Saint of the Day – 13 December – St Lucy/Lucia of Syracuse (c 283-304) Virgin and Martyr – Patron of the blind, eye disorders, martyrs, Perugia, Italy, Malta; epidemics; salesmen, Syracuse, Italy, throat infections, writers, against fire, against poverty, against spiritual blindness, peasants, penitent prostitutes, poor people, sick children, authors, cutlers, farmers, glass blowers, glass makers, glaziers, labourers, lawyer, maid servants, notaries, ophthalmologists, opticians, porters, printers, saddler, sailors, salesmen, seamstresses, stained glass workers, tailors, upholsterers, weavers and 10 further towns and cities. Attributes – • cord• eyes• eyes on a dish• lamp• swords• woman hitched to a yoke of oxen• woman in the company of Saint Agatha, Saint Agnes of Rome, Barbara, Catherine of Alexandria and Saint Thecla• woman kneeling before the tomb of Saint Agatha
All that is really known for certain of Lucy is that she was a martyr in Syracuse during the Diocletianic Persecution of 304 AD. Her veneration spread to Rome and by the 6th century to the whole Church. The oldest archaeological evidence comes from the Greek inscriptions from the catacombs of St. John in Syracuse.
St Lucy was born in Sicily and died during the persecution of Diocletian. The fact that she is still mentioned in the first Eucharistic Prayer of the Mass shows the great respect that the Church has for her. One story about Lucy is that she is said to have made a vow to remain unmarried. When the man to whom she was engaged found out, he turned her in as a Christian. After torture that included having her eyes torn out, she was surrounded by bundles of wood which were set afire; they went out. She prophesied against her persecutors and was executed by being stabbed to death with a dagger. She was executed in Syracuse (Sicily) in the year 304. Her name is mentioned in the First Eucharistic Prayer, geographical places are named after her, a popular song has her name as its title and down through the centuries many thousands of little girls have been proud of the name Lucy.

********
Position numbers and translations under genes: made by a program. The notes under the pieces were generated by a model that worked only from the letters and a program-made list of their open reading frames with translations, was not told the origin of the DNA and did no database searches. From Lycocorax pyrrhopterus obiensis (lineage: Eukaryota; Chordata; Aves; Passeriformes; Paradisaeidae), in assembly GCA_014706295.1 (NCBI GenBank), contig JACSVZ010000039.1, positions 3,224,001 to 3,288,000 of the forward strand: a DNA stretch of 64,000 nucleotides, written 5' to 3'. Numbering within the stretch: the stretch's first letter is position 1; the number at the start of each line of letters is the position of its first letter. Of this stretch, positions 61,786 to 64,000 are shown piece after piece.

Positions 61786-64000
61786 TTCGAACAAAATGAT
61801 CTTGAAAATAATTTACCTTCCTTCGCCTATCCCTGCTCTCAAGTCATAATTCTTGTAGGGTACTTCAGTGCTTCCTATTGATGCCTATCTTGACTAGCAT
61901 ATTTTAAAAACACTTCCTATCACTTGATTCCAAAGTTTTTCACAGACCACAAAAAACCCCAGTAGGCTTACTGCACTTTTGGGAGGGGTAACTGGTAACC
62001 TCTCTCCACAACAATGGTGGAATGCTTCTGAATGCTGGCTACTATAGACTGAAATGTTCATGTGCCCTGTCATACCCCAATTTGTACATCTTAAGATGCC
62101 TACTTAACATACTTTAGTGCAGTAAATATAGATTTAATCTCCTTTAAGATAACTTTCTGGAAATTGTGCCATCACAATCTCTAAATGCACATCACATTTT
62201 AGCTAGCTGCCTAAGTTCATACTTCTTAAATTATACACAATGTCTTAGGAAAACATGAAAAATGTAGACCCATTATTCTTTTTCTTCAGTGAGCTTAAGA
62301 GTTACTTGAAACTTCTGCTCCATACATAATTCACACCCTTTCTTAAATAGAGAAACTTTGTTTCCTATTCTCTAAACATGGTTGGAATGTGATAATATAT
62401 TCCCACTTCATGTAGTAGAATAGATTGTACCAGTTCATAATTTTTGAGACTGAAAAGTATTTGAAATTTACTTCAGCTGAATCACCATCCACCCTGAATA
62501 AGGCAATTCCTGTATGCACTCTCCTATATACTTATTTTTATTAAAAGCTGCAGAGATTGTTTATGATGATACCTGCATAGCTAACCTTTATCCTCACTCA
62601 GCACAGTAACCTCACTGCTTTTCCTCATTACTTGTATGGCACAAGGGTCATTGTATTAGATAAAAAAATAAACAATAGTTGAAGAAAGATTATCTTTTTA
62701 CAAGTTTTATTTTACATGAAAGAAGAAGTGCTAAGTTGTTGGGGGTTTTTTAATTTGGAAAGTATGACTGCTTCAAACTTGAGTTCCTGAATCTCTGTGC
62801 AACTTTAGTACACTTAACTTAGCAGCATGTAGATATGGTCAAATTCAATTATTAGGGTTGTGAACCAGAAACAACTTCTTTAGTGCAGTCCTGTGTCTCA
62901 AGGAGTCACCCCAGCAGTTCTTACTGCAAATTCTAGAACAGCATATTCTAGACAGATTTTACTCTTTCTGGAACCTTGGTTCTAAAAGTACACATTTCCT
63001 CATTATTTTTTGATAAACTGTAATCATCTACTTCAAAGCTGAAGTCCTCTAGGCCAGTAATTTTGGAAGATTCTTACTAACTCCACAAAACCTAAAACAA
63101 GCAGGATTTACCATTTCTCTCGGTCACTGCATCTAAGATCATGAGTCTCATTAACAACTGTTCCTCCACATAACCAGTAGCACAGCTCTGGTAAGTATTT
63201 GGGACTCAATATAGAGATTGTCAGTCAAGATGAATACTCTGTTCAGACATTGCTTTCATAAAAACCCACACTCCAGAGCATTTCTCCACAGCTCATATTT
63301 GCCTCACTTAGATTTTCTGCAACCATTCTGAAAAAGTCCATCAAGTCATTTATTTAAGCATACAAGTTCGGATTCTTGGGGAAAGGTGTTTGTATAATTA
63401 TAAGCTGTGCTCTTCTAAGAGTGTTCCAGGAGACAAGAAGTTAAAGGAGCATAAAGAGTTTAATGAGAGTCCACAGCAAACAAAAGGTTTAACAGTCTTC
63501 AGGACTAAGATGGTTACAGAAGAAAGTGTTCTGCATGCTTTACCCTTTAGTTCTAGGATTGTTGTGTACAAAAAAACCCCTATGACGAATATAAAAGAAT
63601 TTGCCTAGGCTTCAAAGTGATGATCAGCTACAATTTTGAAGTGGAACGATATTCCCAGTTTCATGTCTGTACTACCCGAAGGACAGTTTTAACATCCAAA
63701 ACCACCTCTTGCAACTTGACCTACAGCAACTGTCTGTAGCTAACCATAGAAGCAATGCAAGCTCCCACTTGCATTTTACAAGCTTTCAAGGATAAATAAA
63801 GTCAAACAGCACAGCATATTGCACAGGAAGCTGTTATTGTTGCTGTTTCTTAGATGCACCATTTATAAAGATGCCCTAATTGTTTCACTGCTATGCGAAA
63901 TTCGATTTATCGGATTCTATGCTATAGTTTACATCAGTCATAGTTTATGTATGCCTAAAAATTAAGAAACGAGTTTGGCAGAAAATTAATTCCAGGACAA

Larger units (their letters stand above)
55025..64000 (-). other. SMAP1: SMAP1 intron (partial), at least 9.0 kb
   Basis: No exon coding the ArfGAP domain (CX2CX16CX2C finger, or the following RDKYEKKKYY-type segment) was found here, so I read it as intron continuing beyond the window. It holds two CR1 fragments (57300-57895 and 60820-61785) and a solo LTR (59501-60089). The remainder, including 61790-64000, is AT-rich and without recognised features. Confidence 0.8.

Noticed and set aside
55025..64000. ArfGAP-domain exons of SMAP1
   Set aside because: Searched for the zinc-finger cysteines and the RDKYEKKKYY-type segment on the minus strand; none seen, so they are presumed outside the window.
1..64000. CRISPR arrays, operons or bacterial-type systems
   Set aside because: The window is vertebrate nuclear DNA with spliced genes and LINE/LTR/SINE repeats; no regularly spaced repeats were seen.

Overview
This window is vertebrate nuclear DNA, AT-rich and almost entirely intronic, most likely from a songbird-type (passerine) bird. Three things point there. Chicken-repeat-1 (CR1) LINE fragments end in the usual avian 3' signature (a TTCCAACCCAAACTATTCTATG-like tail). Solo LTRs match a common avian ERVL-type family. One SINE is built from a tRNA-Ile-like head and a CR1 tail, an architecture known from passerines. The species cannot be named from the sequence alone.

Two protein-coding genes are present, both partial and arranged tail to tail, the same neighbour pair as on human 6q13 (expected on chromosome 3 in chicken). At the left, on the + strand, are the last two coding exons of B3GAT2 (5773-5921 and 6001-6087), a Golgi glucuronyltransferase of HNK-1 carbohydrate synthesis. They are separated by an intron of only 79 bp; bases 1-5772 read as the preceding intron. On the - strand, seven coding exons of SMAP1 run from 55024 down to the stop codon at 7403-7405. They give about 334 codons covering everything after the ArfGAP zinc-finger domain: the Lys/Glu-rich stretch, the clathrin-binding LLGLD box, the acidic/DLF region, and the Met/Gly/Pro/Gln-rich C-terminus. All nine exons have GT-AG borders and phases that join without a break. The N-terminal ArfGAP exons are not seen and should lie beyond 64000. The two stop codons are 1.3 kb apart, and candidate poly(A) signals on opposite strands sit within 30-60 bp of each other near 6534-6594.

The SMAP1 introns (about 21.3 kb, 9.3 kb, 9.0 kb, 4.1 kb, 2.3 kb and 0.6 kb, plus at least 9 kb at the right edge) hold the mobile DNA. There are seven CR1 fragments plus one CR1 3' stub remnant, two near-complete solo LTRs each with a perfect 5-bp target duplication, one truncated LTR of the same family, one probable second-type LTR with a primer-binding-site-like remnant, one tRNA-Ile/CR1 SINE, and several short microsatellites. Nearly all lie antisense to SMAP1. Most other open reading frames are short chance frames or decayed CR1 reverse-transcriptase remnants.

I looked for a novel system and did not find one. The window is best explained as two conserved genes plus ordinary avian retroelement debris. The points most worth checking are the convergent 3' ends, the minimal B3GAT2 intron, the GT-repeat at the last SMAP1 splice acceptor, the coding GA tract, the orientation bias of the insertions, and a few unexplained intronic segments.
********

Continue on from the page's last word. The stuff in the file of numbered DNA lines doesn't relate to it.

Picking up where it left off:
One can easily imagine what a young Christian woman had to contend with in pagan Sicily in the year 300. If you have trouble imagining, just glance at today’s pleasure-at-all-costs world and the barriers it presents against leading a good Christian life.
Her friends must have wondered aloud about this hero of Lucy’s, an obscure itinerant preacher in a far-off captive nation that had been destroyed more than 200 years before. Once a carpenter, He had been crucified by the Roman soldiers after his own people turned Him over to the Roman authorities. Lucy believed with her whole soul that this man had risen from the dead. Heaven had put a stamp on all He said and did. To give witness to her faith she had made a vow of virginity.
What a hubbub this caused among her pagan friends! The kindlier ones just thought her a little strange. To be pure before marriage was an ancient Roman ideal, rarely found but not to be condemned. To exclude marriage altogether, however, was too much. She must have something sinister to hide, the tongues wagged.
Lucy knew of the heroism of earlier virgin martyrs in particular St Agatha to whom she prayed for intercession. She remained faithful to their example and to the example of the carpenter, whom she knew to be the Son of God.
Lucy, whose name means “light” kept the light of her loyal faith burning through the experience of death. Now she is enjoying the eternal wedding banquet.